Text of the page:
Firestone: Wait a minute, I, I gotta stop you here, Wilt, hold the phone here. You’re tellin’ me—Wilt Chamberlain is tellin’ me—that he thinks someone is gonna be better than he is,

Chamberlain: Mmm. (nods)

Firestone: Right now you think that he’s got all the potential to be better than you.

Chamberlain: Yeah.

Firestone: You’re saying that?

Chamberlain: Yeah. I’m sayin’ that because he already has a drive in an area that I didn’t have.

Firestone: Which is?

Chamberlain: Goin’ to the basket. Uh, durin’ my career—and mainly in my early days when I was scorin’ all those points—I-I had this thing in my head that I wanted to show people I was a complete basketball player. Y’ understand? And by doing that I developed the fadeaway jump shot, and the fingerroll and the hook shot, and all the tools that on offense basketball players had. When maybe... Wilt Chamberlain should’ve been goin’ to the basket and breaking guys’ hands off, y’ understand? And that would’ve made me... even more devastating. He’s doin’ that already.


That's just one example, but I hope it illustrates the point that I'm trying to get across. Wilt could do anything on the court, his abilities were endless...but in having that palatte of possibilities, he didn't always choose the parts of his game that could maximize his impact. Which lets a few players in history, such as Russell for example, impact the game at a higher level more consistently even without having as much raw ability.
 
By: P.B.inLosAngeles
On: 2/4/2012 12:54:00 PM
Try and factor in death threats on a daily basis....What many people don't realize about Wilt's athletisism, was just how coordinated and agile he was; additionally, he was a 10.2 second 100 yard dash man at Kansas; go to youtube and type in WiltatKansas and look at some college film. Any doubters should think about this: Wilt got 55 rebounds - fifty-five - one night against RUSSELL when both were in their primes. Another thing, the NBA didn't even count offensive rebounds until the year after Wilt retired. They created the 3 second rule, defensive goal tending, lengthened and widened not only the entire court, but completely redid the free throw lane because of Wilt. Know where the "Over-and out" rule for shots hitting the top of the backboard came from? When he was at Kansas, for an inbounds play under the hoop, they'd just throw it up through the basket supports and Wilt would go get it and ram it home; nope, can't have him doing THAT anymore. Also, know why you can't go into the lane on a free-throw till the ball hits the rim? That's right, he'd step back to the top of the key, and either drop it or dunk the ball from the free-throw line. Both guys 27 years old, 1 on 1, Jordan wouldn't even get a shot off!
 
By: thepearl-673
On: 2/4/2012 2:28:00 PM
Thanks for the support, P.B. While I wouldn't go so far as to say that Jordan wouldn't get a shot off, Wilt would've dominated MJ given your parameters. But try to convince youngsters covering the NBA of that. I suppose that everyone believes that the best player that they have witnessed is the GOAT. For most, nowadays, that's Jordan because he's the best that they've seen. I watched them both, and Wilt was better at playing basketball. Period. I understand their inability to compare the two. They watched Jordan, and rate Chamberlain based on interviews and newspaper clippings.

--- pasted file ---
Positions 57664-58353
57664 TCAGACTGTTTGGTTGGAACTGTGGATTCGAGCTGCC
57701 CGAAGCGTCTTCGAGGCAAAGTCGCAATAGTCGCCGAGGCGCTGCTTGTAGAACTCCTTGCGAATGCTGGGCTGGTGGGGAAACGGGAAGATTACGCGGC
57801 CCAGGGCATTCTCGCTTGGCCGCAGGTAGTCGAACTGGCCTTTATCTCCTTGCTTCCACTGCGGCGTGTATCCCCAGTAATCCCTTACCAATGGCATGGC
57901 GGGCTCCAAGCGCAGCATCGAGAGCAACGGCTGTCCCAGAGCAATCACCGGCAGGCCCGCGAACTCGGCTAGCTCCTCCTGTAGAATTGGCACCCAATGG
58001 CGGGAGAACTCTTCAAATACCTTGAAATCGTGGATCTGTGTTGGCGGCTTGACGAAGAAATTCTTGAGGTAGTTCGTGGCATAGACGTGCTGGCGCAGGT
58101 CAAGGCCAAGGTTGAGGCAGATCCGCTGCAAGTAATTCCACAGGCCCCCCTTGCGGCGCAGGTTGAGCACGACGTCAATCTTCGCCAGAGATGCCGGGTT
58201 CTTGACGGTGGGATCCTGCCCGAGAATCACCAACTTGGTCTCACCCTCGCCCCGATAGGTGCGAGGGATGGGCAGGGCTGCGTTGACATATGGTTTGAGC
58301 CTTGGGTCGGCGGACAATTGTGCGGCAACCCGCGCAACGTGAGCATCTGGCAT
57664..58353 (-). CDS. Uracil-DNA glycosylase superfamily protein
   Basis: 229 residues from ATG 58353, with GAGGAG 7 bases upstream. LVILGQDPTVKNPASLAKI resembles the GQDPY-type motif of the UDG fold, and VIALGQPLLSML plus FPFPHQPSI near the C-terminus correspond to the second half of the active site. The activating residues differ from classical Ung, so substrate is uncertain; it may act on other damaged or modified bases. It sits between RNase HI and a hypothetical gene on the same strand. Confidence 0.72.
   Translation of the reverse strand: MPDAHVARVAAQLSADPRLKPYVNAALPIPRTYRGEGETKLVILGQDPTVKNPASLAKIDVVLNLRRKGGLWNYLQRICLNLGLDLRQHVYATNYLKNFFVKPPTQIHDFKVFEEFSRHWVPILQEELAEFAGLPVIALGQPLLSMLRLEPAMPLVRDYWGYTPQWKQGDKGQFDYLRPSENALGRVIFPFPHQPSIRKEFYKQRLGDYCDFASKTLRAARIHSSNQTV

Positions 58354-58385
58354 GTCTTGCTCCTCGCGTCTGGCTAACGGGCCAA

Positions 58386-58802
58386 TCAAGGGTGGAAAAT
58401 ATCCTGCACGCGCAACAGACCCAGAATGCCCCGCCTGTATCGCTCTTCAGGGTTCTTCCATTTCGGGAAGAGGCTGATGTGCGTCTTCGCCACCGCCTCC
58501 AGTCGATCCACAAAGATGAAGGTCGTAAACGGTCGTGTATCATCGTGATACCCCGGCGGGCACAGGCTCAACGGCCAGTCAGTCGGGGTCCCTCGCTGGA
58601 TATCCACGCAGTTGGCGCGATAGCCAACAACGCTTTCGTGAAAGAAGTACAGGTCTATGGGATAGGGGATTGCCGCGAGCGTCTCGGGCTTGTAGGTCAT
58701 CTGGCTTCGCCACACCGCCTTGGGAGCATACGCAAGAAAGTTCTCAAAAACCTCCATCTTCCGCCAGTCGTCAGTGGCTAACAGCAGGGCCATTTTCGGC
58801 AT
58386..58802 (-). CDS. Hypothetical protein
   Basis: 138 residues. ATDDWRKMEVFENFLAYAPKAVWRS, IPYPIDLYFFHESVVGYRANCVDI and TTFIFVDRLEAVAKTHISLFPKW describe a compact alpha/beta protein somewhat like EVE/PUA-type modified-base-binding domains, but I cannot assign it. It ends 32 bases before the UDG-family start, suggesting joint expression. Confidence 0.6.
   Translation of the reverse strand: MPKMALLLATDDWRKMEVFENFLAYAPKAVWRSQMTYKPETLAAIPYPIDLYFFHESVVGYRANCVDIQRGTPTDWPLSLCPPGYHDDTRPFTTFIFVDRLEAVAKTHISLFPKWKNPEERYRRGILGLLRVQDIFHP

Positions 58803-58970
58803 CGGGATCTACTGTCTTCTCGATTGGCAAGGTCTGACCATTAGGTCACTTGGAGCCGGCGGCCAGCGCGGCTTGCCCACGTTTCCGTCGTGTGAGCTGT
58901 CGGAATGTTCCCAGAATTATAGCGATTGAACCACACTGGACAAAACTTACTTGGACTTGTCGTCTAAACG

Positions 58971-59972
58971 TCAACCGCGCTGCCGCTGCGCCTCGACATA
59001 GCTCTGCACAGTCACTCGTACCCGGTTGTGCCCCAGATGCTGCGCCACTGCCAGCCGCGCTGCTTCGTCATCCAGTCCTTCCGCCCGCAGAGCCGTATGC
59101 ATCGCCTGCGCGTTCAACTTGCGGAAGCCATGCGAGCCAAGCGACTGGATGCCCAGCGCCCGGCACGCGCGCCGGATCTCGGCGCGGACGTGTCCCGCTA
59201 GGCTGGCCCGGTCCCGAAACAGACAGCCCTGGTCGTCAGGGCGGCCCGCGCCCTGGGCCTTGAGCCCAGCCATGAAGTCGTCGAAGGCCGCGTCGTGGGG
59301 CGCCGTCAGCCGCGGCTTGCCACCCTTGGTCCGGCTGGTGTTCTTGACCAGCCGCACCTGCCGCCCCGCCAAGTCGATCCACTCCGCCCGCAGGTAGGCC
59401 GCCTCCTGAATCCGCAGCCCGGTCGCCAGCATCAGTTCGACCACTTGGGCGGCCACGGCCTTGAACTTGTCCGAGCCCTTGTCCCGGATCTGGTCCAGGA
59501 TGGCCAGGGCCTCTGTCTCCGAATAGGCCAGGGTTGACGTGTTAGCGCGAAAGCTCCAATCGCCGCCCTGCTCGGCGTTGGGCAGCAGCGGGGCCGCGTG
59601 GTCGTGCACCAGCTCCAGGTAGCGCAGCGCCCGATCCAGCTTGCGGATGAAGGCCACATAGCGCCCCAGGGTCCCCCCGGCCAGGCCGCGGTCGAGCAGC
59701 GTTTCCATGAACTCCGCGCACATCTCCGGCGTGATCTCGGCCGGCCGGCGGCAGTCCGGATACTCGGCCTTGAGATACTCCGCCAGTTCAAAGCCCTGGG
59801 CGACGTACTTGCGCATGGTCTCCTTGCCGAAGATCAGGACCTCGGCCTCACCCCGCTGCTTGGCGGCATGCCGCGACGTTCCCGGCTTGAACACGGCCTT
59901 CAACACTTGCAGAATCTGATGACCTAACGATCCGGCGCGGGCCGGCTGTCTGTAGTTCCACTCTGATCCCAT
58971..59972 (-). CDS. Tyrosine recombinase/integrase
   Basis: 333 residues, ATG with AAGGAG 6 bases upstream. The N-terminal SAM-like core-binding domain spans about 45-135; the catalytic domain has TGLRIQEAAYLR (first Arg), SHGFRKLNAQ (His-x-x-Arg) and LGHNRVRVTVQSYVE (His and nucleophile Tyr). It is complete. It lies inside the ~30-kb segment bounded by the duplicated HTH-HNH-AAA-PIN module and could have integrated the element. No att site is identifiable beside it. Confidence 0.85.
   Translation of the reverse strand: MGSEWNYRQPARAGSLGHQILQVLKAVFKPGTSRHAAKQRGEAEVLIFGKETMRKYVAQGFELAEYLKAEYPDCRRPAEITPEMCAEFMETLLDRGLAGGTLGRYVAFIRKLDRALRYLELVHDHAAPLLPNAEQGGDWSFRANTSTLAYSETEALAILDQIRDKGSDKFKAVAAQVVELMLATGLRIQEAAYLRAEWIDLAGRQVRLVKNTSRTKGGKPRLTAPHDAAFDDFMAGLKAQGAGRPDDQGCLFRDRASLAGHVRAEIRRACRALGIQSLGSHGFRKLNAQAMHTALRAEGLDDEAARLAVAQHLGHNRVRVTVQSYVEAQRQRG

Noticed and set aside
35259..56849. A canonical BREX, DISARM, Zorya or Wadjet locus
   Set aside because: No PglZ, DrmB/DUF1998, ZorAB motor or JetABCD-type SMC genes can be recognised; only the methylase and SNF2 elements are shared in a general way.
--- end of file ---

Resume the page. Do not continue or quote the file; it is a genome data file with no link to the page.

You bring up another good point. The NBA wanted to limit Chamberlain. It didn't want a player dominating the way that he did, so they employed rules that were designed to retard his dominance. When Jordan came along, the marketing gurus had figured out that to make the NBA more popular, it needed to get the public exited about a superstar. Rules were overlooked to enhance Jordan's game. They tried to bring Wilt back to the norm, and they tried to raise Jordan more above the norm. If Wilt pushed off, traveled, or fouled, they couldn't wait to make a call. Jordan got by with all of this. I witnessed it.
And Professor- I might not have a problem with you saying that Wilt could have used his abilities to have been even better. I imagine that anyone who can dominate a sport at it's highest level as he did would have trouble getting motivated to play his best 100% of the time. When you can dominate going 95% I can see it happening. But saying that Russell impacted the game at a higher level more consistently, I can't go along with. Russell's TEAM was more consistent, but HE didn't impact the game the way that Wilt did. Switch those two players and leave the rest of the teams intact, and Boston has no competition. Russell was not the player that Wilt was.
 
By: thepearl-673
On: 2/4/2012 3:08:00 PM
A few years ago, I heard two men arguing over whether Tom Brady or Joe Montana was the GOAT. The Montana supporter stated that there is more to being the greatest than the strongest arm, there is leadership, poise, and NFL championships. Of course, true to my shy nature, I interjected that Bart Starr was credited with being a fantastic leader, the most poised QB ever, and had more NFL championships than Montana. Not to argue the GOAT, but to add a perspective. They both said "who?". Afterwards an elderly gentleman said to me "You're right about Starr, I'd take him over either, but he was no Otto Graham." So, I recognize that perhaps we all appreciate our first experiences with greatness more than the more recent ones, but my God, Wilt could play the game. Better than any I've seen since.
BTW, here is a site about under appreciating older stars in sports. It happens to concentrate on Bart Starr, but at the beginning the information pertains to any star in any sport. I think it's informative.